Payload capacity means payload capacity.
Tow rating means tow (pulling) capacity.


One point I bring up, on the Curt hitch installation directions, setups for various makes of trucks is included. For Ford, when setting up the hitch, the compensation of weight is checked by wheel well height. While the WD hitch will lift the back end of the truck as adjusted, the front, lifted up by the extra weight can never be lower than original before hitched up height. Basically, no extra weight. I remember getting mine to 80# less than unhitched weight on the front. Curt tech support said that anything under 100# was great. This may not sound related to topic but it is an example of how WD hitches do not balance weight proportionately.

You were correct on stating that after tongue weight subtractions from payload capacity, is what you have left for people and cargo.

On using Truck tires on a trailer: While it is true that the market has two designations, ST and LT, manufacturers (some) have switched to using LT tires on trailers for several reasons. Both are designed for load bearing and while the only other trailer tire's advantage is related to "twist" on the sidewall, ironically, the side is the part that overheats and fails so often on ST tires.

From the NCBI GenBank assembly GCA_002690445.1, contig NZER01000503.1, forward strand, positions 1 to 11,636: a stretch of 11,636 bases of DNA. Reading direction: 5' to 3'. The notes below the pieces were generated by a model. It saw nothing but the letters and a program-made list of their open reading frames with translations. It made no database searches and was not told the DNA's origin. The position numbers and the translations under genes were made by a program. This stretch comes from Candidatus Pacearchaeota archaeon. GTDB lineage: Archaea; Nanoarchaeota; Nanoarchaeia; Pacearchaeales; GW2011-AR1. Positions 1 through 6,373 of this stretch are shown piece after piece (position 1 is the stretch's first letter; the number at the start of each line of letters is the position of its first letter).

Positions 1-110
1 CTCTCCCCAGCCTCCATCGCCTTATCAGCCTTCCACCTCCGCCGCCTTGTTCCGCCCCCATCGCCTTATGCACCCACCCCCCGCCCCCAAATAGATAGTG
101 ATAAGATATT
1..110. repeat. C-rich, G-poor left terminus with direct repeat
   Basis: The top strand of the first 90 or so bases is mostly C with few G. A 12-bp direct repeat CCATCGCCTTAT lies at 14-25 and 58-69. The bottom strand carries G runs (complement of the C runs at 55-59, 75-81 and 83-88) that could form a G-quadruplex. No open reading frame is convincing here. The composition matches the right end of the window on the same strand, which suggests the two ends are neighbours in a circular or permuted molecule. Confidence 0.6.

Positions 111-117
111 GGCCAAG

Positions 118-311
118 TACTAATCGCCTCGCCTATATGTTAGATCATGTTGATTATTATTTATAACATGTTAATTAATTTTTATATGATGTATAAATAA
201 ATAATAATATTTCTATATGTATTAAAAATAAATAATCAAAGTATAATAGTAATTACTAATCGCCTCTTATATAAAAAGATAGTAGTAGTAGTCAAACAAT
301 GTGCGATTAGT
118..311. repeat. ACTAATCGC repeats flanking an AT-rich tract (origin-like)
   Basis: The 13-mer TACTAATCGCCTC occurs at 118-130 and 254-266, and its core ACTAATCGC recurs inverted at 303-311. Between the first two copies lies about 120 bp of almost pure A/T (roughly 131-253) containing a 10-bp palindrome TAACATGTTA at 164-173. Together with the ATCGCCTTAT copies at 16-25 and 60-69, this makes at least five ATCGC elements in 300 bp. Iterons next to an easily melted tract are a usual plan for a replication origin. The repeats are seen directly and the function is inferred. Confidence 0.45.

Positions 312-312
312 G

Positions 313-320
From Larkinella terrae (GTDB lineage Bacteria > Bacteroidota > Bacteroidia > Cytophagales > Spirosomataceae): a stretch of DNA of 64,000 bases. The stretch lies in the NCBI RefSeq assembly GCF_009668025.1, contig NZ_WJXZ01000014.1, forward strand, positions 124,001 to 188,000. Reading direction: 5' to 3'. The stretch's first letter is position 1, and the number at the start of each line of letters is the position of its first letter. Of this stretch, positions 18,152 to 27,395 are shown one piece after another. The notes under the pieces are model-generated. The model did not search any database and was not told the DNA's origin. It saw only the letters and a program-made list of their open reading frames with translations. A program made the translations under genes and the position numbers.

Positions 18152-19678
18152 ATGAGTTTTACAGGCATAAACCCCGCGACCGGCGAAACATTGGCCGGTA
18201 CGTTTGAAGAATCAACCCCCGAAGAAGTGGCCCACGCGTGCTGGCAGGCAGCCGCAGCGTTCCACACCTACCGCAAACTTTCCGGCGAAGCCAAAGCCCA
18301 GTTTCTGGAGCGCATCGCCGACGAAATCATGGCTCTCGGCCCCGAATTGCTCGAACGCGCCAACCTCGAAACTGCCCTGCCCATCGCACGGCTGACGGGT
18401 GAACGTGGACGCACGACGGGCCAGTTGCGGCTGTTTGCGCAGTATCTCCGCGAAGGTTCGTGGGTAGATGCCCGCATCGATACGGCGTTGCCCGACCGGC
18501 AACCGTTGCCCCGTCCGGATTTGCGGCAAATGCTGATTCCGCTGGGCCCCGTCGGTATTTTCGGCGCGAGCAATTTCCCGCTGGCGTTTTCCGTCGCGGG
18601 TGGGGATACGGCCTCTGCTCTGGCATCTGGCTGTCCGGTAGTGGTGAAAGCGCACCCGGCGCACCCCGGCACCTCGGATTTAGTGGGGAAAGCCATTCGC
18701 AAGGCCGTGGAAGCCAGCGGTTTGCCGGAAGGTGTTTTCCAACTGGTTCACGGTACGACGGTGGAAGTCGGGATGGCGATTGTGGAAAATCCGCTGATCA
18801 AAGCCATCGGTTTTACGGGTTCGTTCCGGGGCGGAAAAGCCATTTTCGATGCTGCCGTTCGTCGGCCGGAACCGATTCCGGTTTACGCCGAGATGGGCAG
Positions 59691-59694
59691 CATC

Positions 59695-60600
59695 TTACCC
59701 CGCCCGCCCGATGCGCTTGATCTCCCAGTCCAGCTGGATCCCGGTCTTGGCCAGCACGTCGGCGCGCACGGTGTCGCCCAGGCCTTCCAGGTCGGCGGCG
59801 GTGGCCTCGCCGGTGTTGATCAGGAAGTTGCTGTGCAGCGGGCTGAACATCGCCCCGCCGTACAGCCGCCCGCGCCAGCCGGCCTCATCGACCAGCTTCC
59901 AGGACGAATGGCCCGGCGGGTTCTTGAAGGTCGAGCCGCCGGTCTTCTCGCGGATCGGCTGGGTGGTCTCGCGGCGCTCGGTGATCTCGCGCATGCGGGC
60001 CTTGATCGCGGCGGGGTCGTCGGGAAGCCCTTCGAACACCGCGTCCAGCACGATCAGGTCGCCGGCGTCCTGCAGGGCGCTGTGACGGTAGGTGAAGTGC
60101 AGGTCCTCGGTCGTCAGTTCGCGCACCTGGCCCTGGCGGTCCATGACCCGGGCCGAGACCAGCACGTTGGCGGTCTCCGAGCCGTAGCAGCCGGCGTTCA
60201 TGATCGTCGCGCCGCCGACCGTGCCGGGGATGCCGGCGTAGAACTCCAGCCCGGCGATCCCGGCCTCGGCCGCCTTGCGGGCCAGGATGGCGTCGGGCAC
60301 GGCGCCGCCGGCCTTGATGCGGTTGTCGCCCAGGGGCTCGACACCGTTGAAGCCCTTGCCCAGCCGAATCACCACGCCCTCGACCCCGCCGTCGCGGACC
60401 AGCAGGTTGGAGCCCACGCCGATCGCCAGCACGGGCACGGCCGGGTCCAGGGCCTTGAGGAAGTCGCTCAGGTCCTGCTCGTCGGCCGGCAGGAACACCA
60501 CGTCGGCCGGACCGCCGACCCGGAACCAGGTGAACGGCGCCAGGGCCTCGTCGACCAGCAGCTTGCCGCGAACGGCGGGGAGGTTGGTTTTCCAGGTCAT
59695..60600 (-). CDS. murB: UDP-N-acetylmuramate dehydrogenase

I know that some do not agree. I just needed to add my opinion as well for what it is worth to someone else.
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Old 02-25-2017, 09:41 PM   #38
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Rod, it's really not about breaking any rules. What it is about is understanding how the truck's ratings apply to the job you are doing.

When hauling a load or towing a heavy trailer and no weight distribution hitch is used, the payload/GVWR is important. The payload/GVWR may keep you from overloading the back of the truck and making the vehicle a risk to drive down the road.

When hitched up to an Airstream with a capable, properly adjusted weight distribution hitch you can distribute the loads on the truck's axles and some to the Airstream axles. You can adjust the hitch w.d. to ensure no axles are overloaded. It is then the axle ratings (GAWR) that are important and the payload/GVWR means little to nothing.

Unfortunately, there has been so much emphasis in these forums on payload/GVWR, the ratings that actually make a difference in the safe setup of a towing combination are lost. People are told they must trade perfectly good trucks for more payload/GVWR even when the truck they have performs every towing task in the most exceptional way. Without explanation, they are told their truck is inadequate because of this single rating number payload/GVWR, that means little to nothing on a properly set up towing combination.